Each Monday, I continue to share Western movie reviews as I go through the process of finishing post and releasing my 12 Westerns in 12 Months during 2020. I am watching these films not from an audience perspective but as a filmmaker, as a student of the genre.


Week 114: Ned Kelly

My focus this month on Australian Westerns continues with this film shot in Australian, about one of the country’s most famous folk heroes, and yet admittedly it was a British production and one with mixed results.

Some might struggle to take the movie seriously with Mick Jagger in the lead but he’s actually one of the best parts of this endeavor. He takes it seriously and has great energy, something that could have been unleashed into the Western version of Clockwork Orange under the right direction. This film shows hints of those possibilities in its first quarter but sadly doesn’t go there and instead settles into a very repetitive and ultimately boring series of Kelly’s crimes. By the time I got to the big finale, my senses were dulled and I didn’t care about our characters near enough.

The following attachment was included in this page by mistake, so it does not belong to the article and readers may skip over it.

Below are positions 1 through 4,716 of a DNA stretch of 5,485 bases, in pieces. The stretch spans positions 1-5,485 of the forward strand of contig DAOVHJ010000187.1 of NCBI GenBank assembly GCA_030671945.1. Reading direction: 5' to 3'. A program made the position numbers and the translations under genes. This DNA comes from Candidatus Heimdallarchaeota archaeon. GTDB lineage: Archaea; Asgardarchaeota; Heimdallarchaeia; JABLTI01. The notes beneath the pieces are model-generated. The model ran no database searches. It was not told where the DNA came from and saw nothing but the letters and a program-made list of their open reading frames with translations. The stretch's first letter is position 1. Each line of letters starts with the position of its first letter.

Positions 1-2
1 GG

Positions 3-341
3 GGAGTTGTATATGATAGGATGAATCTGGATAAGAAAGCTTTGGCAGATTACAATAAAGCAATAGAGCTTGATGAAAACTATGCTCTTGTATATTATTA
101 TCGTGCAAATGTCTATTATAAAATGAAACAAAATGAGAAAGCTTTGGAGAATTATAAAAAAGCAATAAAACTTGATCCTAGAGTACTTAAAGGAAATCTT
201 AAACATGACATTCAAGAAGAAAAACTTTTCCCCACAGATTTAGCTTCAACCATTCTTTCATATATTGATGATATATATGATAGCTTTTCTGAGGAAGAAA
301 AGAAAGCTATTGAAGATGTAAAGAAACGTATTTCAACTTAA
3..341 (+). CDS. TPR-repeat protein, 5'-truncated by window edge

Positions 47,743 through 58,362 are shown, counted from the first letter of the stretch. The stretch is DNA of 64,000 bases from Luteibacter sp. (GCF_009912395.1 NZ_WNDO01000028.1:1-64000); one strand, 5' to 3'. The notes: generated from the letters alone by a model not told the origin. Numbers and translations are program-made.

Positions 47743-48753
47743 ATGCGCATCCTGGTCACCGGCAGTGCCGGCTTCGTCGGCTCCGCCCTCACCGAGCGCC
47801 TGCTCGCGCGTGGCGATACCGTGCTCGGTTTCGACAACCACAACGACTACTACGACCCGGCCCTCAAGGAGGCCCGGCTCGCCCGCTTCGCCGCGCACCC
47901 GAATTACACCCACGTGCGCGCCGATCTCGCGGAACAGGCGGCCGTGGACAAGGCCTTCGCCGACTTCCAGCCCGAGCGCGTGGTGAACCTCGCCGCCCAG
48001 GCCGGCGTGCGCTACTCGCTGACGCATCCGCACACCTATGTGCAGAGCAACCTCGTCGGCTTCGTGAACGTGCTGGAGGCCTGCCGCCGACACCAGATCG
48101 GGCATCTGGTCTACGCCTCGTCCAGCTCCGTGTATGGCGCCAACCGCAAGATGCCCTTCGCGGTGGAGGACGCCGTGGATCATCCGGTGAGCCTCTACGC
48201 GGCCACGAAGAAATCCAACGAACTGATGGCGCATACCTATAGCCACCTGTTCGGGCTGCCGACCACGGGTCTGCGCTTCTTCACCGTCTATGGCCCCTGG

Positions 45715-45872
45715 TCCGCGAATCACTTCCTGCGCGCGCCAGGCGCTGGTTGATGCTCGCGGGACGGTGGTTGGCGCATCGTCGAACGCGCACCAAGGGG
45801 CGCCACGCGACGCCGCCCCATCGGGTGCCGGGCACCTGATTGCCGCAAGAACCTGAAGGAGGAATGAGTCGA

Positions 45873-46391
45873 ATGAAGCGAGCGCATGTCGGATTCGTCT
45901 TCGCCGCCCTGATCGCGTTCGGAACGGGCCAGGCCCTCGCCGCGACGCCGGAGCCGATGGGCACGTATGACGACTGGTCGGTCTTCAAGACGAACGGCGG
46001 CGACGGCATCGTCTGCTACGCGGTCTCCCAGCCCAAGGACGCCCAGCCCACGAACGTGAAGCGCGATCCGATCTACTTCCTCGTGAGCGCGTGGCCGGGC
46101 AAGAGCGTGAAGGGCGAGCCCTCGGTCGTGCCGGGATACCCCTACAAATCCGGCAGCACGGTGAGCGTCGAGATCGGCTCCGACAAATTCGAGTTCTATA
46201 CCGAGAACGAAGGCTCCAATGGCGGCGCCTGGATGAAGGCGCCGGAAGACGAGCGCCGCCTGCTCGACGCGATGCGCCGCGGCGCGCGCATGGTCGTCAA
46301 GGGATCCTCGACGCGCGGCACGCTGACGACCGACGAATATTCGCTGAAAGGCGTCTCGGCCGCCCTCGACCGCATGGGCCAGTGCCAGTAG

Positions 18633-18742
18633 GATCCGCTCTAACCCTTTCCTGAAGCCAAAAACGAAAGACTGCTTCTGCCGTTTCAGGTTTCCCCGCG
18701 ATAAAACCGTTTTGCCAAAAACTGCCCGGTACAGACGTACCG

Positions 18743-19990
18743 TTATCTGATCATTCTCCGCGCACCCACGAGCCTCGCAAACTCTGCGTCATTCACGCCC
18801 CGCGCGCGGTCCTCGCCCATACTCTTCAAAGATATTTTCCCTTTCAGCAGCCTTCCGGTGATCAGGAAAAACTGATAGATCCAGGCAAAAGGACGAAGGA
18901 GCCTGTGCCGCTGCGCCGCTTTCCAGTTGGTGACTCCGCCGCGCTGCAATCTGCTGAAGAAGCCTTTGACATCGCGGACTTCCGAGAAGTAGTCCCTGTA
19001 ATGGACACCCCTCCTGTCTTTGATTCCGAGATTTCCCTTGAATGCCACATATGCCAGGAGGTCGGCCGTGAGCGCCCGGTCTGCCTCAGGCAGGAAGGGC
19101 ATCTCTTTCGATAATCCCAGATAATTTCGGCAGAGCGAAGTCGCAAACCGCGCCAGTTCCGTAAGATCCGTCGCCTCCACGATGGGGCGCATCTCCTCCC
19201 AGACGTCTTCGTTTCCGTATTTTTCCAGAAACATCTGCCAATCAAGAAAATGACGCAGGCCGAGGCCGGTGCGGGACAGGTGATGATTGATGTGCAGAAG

The biggest mistake by far is the music. The songs sung mostly by Waylon Jennings and Kristofferson are so wrong for the tone of this film and its setting that I cringed as they continued to fill the soundtrack. Recently, I watched another Australian Western which is full of songs, The Tracker, but they are incredibly effective because they relate to Australia’s history and the heritage of the people. These folk country ballads belong in an American movie, not one from down under… It’s an odd choice and one that really ruined many of the film’s scenes for me.

This is the third Kelly film I’ve seen so far. It’s been too long since I watched the 2000s Ledger version to comment on it. The most recent “True History” version is a messy movie that doesn’t work more often than it does but still deserves points for originality. This one also fails to really bring the outlaw’s life successfully to the screen. It’s worth a look but it will probably leave you wanting a film that finally does the folk hero justice.

Watched on Amazon Prime.